I felt lonely when I didn’t want to talk to anyone because talking felt hard. Like, uh, many of you who felt lonely, I wasn’t actually alone. Day after day, there were people in my life. But the perceived lack of connection or disconnection is what created that emotion. Now, sometimes we want to feel lonely. When I lost my sister, feeling alone was part of my grieving process. It made sense. But other times, it could be our thoughts sabotaging us. Like me thinking I didn’t have any friends, because I’ve always had friends, at least a couple that I could connect with if, uh, I really wanted to. They would totally welcome my call and listen. Or I had always had a couple other people I could build relationship with if I wanted. If I was willing to reach out to them and courageous enough to reach out, they would have been there for me. Either way, that lonely feeling of a lack of connection can be painful. I also think we can feel lonely simply by being disconnected with ourselves. And this might be the most ignored remedy. When we feel lonely, other people will likely suggest ways to connect with people outside of yourself. And that can totally help. And I totally recommend it. Like I just said, I’ve had friends, and I can add I have family. There’s always been somebody or a professional or a mentor at church, a counselor, a coach, uh, a, uh, colleague. There’s always somebody. And I do recommend you reach out, and that can help. But if you’re disconnected with you trying to fill that loneliness bucket outside of ourselves, it’s like trying to fill up a bucket that has a large hole in the bottom. And we might get relief from feeling lonely when we go to church or have a dinner date with a friend, or have a great conversation with our spouse. But not too long after, we feel lonely again.
So I want to talk to you not about connecting with people outside of yourself to stop feeling lonely. I would like to suggest that the most important remedy that you can do is to connect with you and God to alleviate your loneliness. So I’m going to talk about three things. First, we’re going to talk about connecting with God in nature. Second, we’re going to talk about connecting with yourself by having a conversation with yourself. And third, we’re going to talk about practicing self compassion. First, connect with God and nature. He is the source of love and connection. God is. You can go straight to the source of love and connection. You can connect with this one person who’s always there for you. 24/7 could be three in the morning in the pitch black dark. That source of love and connection is there for you. Sometimes, deep in the back of our brains, there’s thoughts that keep us from reaching out to God and being vulnerable and receiving from Him. We might mistakenly think that he’s mad at us for our mistakes. We may mistakenly think that we don’t deserve his love.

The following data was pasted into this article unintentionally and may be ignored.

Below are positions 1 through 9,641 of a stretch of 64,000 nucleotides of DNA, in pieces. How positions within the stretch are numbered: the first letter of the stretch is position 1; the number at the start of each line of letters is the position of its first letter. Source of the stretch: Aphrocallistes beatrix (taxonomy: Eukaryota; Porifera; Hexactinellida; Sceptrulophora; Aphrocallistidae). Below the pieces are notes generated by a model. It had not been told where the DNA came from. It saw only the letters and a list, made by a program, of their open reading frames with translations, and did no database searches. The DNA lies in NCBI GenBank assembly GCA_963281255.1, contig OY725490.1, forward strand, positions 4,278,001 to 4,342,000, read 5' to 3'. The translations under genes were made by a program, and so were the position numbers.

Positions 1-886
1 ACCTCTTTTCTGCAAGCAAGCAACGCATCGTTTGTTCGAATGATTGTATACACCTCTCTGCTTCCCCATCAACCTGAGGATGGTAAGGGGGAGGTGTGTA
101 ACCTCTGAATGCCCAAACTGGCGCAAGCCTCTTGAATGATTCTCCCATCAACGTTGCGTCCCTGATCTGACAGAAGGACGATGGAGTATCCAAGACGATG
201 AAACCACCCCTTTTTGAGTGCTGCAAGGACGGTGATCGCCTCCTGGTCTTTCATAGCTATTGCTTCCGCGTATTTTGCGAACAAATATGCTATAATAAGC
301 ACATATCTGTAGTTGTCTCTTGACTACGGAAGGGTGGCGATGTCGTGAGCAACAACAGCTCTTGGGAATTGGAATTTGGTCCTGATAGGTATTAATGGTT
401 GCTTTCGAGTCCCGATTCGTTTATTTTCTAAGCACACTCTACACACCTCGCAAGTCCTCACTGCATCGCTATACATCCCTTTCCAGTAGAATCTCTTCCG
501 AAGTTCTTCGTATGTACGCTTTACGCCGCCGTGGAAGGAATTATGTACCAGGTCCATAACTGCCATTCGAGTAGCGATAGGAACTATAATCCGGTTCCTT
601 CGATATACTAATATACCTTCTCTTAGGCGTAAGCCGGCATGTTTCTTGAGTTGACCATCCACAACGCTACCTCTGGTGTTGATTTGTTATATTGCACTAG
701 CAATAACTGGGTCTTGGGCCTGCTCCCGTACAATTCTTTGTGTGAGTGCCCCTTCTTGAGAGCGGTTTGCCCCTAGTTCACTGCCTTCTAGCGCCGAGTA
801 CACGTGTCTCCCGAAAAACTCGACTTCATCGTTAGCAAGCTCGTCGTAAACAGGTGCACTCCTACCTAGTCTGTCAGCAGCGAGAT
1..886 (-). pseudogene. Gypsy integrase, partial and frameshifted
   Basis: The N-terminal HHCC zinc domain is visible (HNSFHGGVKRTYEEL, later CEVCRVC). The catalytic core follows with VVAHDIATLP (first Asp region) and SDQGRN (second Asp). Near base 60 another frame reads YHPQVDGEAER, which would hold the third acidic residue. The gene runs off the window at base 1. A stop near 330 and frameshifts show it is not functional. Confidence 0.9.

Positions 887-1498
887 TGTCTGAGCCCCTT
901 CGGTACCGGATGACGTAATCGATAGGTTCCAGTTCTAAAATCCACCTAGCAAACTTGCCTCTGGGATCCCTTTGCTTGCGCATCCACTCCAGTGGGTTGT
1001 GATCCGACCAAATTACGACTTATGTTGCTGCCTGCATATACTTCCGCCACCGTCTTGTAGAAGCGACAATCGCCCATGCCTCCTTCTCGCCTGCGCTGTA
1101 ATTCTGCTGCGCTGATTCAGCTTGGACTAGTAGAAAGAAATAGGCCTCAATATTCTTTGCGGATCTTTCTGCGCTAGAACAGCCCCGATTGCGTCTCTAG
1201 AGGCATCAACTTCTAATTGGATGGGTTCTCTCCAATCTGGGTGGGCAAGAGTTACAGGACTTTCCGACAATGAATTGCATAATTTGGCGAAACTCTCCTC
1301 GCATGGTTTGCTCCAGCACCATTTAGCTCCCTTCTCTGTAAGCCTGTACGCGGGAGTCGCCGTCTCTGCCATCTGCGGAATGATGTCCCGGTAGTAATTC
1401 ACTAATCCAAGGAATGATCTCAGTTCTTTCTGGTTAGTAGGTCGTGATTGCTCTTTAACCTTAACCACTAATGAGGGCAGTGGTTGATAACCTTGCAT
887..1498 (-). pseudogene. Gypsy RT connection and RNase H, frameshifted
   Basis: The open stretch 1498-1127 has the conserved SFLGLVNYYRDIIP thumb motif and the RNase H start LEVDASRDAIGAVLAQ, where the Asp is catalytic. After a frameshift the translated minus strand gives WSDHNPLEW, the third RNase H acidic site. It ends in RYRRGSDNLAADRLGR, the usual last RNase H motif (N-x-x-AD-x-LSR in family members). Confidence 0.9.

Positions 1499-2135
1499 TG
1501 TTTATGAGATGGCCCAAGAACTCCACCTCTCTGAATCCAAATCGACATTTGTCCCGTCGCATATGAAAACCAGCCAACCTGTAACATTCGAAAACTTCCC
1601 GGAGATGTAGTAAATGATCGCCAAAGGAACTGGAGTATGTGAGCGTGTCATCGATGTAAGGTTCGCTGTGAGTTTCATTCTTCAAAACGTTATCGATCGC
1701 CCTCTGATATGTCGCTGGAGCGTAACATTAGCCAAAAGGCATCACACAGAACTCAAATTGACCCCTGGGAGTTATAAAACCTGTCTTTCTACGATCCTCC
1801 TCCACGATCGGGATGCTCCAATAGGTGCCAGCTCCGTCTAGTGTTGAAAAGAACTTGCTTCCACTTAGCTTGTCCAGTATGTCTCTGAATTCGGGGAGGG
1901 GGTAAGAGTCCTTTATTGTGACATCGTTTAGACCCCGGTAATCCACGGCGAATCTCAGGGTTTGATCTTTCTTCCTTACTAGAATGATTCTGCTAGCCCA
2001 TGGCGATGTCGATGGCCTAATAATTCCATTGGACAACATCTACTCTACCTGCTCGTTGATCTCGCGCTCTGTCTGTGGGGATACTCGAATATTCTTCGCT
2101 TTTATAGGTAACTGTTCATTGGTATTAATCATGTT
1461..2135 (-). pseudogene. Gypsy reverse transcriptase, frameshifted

We may mistakenly think that he’s disgusted with us. We might think he doesn’t have time for us. All of this is a bunch of malarkey. It really is. We need to push through these thoughts because they don’t help us at all. This is where I think, uh, well, I always think changing our thoughts is courageous. This is courageous. This is being brave to trust God. Sometimes growing up in this world, we hear all sorts of things about God from other people, or at church even, or wherever. We get this idea that God’s scary and a big authoritarian who’s not pleased with us. But that is not who he is. Yes, he has authority, but he is a good God. He is love. And I can’t recommend enough spending time learning about who Jesus is and seeing God as a person if you don’t even know where to start. And you’re like, what are you talking about, Diana? Uh, I would recommend that you read the Gospel of John. In the Gospel of John, Jesus shows up as a person with so much love and compassion.
If you take your time reading it, I think you will feel drawn to Him and connected to Him and in relationship with Him. You can pray to him. You can tell Him the good, the bad, the ugly. Listen, after my sister died, I gave God a lot of ugly for two years, more than two years. He heard it all from me, but he didn’t flinch. He was constant, he was patient, he was there all the time. And you can get out and connect with nature too, which is an extension of who God is and how amazing and wonderful he is. When you go on a walk or go on a trip or look at a mountain or look at a leaf or anything, you can see his wonder and his goodness in his creation. And the great thing about connecting with God is it’s like I’m talking about filling up a bucket. He is, ah, a well that can fill us up, that never runs dry. Even if you have a hole in your bucket, he can fill it so fast that it will remain full if you keep coming to Him. He can repair that hole in the bucket, too. And all of this is part of repairing that hole. I say this all, and I believe it, but I know we can do all this and still feel lonely. And that’s because there might be thoughts in your head that you need to work on, or maybe you need to feel some legit loneliness as you walk through a painful situation and process it. You might be wrestling with God. I still say this is the best place to find love and connection. And it’s worth every effort to connect with God.